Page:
Members of the National Council on the Arts, the presidentially appointed body that advise the National Endowment for the Arts, are considering setting up a nonprofit corporation "which would make clear that government support of the arts is the best thing that ever happened to the arts," said council member and New York producer Hal Prince.
The Endowment faces the prospect of a 50 percent cut -- the Reagan budget proposal for fiscal 1982 -- and the possibility of being revamped into a quasi-governmental organization, one of several ideas that a newly formed White House task force on the arts and humanities will discuss. The task force, to be composed of private citizens, will recommend ways of finding more private support for the arts.
Some council members are concerned that the new task force will recommend altering the structure of the Endowment. So the council is considering setting up the nonprofit organization of private citizens that would oppose any such recommendation from the task force, others at the meeting said.
"It's in no way intended to be a fight," said Prince yesterday after returning to New York from the council meeting here this weekend. He added that the much-talked-about corporate support of the arts "is not the answer. It's wonderful, but the corporate support has climbed astonishingly because of the Endowment. The fact that the White House doesn't mention that stuns me."
Prince said of the proposed nonprofit corporation, "I think the whole thing is going to happen with a speed you won't believe."
Other sources said there is no definite consensus on what to do. But some council members were so committed to the idea of the corporation that they offered to personally contribute money. Prince was one of them. "You bet," he said. "We're going to need some dough. I'm going to put some in." There was also talk among members of seeking funds from friends.
All of these discussions took place during closed sessions. Several council members wanted to wait and see what happened with the White House task force. Early Saturday, White House official Aram Bakshian spoke to the council and tried to assuage its fears. Bakshian told the council the task force "will be fairly good representative group that you will find heartening."
Bakshian later told reporters that the task force was "not an attempt to make an outside structure [to the Nea]. In fact some of the staff of the Endowments may be drawn upon."
Council member Willard Boyd, president of the University of Iowa, had said, "The council is anxious to be of assistance. This is a great opportunity to review the importance of the arts."
Prince commented yesterday that Bakishian's speech was "sort of a polite attempt to ameliorate things, to tranquilize us. I've said I don't want to be party to euthanasia. I said [to the council] we were being tranquilized."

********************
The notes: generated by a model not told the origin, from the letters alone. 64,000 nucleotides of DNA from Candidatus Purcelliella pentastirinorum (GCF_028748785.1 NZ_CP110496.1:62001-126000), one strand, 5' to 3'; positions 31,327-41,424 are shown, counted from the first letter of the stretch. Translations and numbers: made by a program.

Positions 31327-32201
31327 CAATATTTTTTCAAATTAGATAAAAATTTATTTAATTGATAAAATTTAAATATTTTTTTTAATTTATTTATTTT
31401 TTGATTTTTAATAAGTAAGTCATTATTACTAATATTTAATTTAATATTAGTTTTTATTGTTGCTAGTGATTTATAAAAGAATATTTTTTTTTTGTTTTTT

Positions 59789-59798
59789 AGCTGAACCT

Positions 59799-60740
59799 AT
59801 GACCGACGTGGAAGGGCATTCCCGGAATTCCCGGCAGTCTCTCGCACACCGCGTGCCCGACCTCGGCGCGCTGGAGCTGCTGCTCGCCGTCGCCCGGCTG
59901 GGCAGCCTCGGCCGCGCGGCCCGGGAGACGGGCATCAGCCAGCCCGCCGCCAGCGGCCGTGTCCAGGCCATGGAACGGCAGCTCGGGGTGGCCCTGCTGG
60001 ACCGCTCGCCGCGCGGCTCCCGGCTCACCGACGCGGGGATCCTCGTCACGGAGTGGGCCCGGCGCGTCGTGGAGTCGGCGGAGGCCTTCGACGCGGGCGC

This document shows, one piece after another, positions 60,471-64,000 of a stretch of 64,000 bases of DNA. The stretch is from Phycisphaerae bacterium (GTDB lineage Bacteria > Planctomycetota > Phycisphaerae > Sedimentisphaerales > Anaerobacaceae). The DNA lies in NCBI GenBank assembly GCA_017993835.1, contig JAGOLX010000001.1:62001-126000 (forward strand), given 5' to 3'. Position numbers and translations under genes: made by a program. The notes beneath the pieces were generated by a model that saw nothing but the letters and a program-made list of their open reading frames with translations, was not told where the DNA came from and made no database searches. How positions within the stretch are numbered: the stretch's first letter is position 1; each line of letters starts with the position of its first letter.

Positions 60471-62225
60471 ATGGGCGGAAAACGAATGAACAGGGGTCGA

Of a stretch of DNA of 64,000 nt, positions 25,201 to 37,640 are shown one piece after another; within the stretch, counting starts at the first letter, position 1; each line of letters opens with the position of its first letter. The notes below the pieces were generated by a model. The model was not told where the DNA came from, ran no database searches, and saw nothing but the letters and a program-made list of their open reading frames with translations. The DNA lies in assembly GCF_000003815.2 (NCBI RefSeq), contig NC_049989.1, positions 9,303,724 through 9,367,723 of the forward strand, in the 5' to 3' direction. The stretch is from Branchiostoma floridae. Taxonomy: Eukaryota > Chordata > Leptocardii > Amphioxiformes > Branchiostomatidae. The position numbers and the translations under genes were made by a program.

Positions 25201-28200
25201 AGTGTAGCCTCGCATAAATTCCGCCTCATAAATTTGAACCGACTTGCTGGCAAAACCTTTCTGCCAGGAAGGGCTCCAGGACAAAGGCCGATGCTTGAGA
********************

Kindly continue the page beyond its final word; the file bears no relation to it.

Another source stressed that the council members "don't want this to be seen a rebellian against the White House. Margo Albert [a council member and an actress] cautioned them to be as polite in their approach as possible."
Albert and member Franklin Schaffner, the Oscar-winning director of the film, "Patton," are both supposedly being considered for positions on the White House task force. The two deny having been asked officially yet, but both confirmed this weekend that they talked with actor Charlton Heston -- one of the co-chairs of the task force -- about 10 days ago.
One thing the council did officially decide on was the recommendation that $1.3 million from the fiscal 1982 administration budget of the Endowment be transferred to the state programs categories. The NEA was critically questioned by congressmen this week on the agency's plan to increase its administrative budget for fiscal 1982 in light of an overall 50 percent cut. The council's recommendation must now get NEA chairman Livingston Biddle's approval.
"I think the council felt that even though the administrative budget relates to actuality nand a limited staff," said Biddle, "the states were particularly in need of help and we should make every effort to reduce the administrative budget by about 10 percent. I'm going to look at the administrative budget again very carefully."
At this weekend's meetings, the council members, again acting as private citizens, bounced around such attention-getting ideas as planning a day when all museums and theaters would go dark in appreciation of the arts and a honk-your-horn-for-the-arts day. (The latter was quickly rejected by the group.)
And to "add insult to injury," in the words of member Norman Champ of St. Louis, the White House called Biddle Friday "and said the Endowment has to pay for the [White House] task force. You can make sure I'm going to do my part to see that they don't get a nickel."
What the White House requested was staff and clerical help, according to other members and Biddle. It is unclear whether or not the White House wants funds as well, said Biddle.
Champ said yesterday "they're asking us to help dig our own graves. It's like asking Marie Antoinette to pay for the tumbril." He added, "We've got to stop taking this lying down. We've got to stop being patsies. The administration is out to get the arts . . . Ronald Reagan is asking all these businesses to give to the arts and he, himself, only gave one percent of his income. There isn't anybody in this room [where the council was meeting] who doesn't spill more than that in contribtutions to the arts."
Biddle commented later, "I know the council is very concerned about their responsibilities toward the arts . . . I'm going to tell [the White House] of the council's expressions of concern. I'm going to say I will make staff available if they want it.